Climate scientists in the latest Intergovernmental Panel on Climate Change Report warned that without immediate large-scale reductions in greenhouse gas emissions, climate change will cause devastating economic and human losses. Policymakers must come together to implement a comprehensive climate change strategy in the United States.
The quick take says that Republicans dismiss the climate threat and refuse to see the upside in renewable energy. The deeper take shows more complexity and more finance for clean energy in ostensibly red states. Our reporter spoke with one Republican mayor to learn how solar, wind and efficiency can...
We wrote last year about Beam, the startup with plans to run electric-vehicle charging stations on on-site solar and pay for itself with advertising. Amid a call for a national mandate that would electrify half of the United States' cars, Beam kept reporting orders from cities and ran a test EV aircraft flight. This July 17 TV dispatch offers some details.
Louisville Gas and Electric's solar share program allows ratepayers to purchase a share of a large solar field and get a credit on their utility bills for the solar energy the share generates, WKYU-FM reports.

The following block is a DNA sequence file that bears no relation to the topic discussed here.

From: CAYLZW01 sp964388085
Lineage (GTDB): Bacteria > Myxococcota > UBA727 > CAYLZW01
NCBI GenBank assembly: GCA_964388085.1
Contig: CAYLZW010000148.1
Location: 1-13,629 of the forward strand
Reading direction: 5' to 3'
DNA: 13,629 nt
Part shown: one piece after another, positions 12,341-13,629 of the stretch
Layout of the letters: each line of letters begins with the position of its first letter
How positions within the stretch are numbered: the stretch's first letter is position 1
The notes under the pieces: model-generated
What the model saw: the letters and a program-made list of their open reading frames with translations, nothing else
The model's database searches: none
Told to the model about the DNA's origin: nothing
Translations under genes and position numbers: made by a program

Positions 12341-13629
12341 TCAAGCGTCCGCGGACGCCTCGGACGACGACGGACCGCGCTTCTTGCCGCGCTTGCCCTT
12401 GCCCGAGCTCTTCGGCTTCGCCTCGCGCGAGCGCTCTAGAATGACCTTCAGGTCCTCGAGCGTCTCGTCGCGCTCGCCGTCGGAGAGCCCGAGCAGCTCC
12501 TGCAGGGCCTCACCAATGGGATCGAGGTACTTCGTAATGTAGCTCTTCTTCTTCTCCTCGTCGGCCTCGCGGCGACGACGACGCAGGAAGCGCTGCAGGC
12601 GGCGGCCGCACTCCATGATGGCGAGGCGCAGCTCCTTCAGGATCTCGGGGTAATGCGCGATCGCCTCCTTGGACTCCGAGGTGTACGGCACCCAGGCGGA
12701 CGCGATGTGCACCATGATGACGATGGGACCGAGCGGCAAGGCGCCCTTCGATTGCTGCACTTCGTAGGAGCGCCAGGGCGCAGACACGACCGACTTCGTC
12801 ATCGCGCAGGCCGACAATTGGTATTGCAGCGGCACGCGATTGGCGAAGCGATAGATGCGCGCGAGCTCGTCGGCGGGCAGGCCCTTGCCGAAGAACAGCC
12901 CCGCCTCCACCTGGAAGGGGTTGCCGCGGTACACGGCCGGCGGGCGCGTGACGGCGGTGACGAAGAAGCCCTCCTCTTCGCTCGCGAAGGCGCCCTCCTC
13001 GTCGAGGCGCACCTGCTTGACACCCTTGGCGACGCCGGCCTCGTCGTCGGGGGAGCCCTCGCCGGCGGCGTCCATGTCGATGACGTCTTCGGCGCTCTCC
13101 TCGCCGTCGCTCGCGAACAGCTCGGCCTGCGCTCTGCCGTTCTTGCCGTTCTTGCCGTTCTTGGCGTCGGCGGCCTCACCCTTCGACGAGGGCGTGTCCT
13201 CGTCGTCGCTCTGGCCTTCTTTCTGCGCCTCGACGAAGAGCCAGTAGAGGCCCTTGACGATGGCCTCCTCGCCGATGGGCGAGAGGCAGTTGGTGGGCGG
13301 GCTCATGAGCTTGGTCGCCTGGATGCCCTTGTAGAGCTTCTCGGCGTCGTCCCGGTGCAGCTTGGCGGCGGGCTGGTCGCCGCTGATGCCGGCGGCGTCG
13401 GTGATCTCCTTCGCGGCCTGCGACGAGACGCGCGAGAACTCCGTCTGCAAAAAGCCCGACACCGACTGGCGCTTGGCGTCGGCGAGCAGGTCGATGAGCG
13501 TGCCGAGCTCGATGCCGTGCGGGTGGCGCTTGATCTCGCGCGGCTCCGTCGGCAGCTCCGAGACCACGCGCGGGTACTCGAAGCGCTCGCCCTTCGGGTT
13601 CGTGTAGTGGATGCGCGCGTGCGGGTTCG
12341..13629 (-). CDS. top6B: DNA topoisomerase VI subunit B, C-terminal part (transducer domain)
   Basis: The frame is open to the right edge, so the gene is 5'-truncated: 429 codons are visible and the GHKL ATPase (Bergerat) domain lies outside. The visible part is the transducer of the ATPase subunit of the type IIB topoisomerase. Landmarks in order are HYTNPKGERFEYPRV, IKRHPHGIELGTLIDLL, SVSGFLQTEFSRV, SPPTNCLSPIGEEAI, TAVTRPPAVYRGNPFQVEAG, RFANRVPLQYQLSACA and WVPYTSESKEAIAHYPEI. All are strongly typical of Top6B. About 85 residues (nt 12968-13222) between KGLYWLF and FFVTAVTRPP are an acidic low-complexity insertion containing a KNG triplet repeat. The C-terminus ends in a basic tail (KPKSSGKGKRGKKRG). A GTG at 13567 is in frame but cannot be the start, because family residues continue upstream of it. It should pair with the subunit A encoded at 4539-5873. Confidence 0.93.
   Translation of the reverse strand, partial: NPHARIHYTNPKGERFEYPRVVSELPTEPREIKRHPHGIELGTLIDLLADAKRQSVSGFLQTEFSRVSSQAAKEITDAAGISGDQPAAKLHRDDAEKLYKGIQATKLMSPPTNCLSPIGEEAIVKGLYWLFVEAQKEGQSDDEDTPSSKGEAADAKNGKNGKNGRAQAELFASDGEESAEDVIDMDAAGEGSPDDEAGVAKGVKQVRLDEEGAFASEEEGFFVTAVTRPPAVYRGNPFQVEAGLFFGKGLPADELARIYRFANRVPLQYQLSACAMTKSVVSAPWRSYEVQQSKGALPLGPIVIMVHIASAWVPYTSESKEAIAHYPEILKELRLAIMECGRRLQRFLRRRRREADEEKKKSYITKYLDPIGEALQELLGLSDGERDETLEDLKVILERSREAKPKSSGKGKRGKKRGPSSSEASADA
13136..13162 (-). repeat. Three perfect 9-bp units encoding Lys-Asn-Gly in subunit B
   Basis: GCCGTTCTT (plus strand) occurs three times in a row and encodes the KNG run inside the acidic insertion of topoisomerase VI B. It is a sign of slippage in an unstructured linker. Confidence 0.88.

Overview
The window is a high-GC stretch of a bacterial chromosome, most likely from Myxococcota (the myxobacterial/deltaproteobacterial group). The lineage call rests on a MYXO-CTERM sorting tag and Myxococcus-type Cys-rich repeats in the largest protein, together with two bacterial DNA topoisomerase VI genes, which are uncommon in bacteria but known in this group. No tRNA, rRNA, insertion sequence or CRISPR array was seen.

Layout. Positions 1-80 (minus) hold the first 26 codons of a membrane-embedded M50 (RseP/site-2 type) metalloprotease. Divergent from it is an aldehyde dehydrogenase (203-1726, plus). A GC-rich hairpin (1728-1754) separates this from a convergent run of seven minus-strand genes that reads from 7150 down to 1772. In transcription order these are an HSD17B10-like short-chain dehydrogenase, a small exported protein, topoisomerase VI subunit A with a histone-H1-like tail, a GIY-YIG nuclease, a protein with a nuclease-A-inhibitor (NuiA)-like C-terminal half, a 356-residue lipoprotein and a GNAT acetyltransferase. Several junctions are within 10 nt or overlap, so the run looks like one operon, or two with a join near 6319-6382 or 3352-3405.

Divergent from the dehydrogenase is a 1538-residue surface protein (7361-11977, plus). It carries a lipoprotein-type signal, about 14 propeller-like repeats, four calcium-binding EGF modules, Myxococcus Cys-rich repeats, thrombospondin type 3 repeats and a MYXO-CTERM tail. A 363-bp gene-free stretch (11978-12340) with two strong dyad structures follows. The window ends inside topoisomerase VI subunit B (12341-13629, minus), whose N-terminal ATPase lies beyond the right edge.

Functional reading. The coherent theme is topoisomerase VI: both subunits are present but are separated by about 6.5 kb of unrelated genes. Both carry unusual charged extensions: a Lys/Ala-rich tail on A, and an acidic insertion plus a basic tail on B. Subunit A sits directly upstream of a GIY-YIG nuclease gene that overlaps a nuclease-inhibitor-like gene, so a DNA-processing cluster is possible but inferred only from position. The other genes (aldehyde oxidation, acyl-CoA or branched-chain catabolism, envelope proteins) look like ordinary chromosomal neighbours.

"In Washington and many other states, we are using innovation and cooperation to grow jobs and protect the planet. As Washington’s governor, I know firsthand the obstacles states face when they respond to increasingly devastating floods, wildfires, and earthquakes, and other catastrophes made worse by a changing climate."
In 2015 Hawaii became the first U.S. state to mandate a total transition to renewable energy. With exceptionally high energy prices and an ingrained environmental ethos, Hawaii has positioned itself as a pioneer in the quest to move toward a future free of fossil fuels.
The city's municipal utility, the Tennessee Valley Authority's largest customer, has launched a study to explore whether it can save money by breaking away from TVA, possibly by developing or buying renewable energy sources like solar and wind.
In January 2019, the District of Columbia passed the most ambitious clean energy legislation in the nation. However, local climate activists say the hard work is just beginning — they want to know who will lead the DC
and whether the law will benefit the least-privileged residents of the District.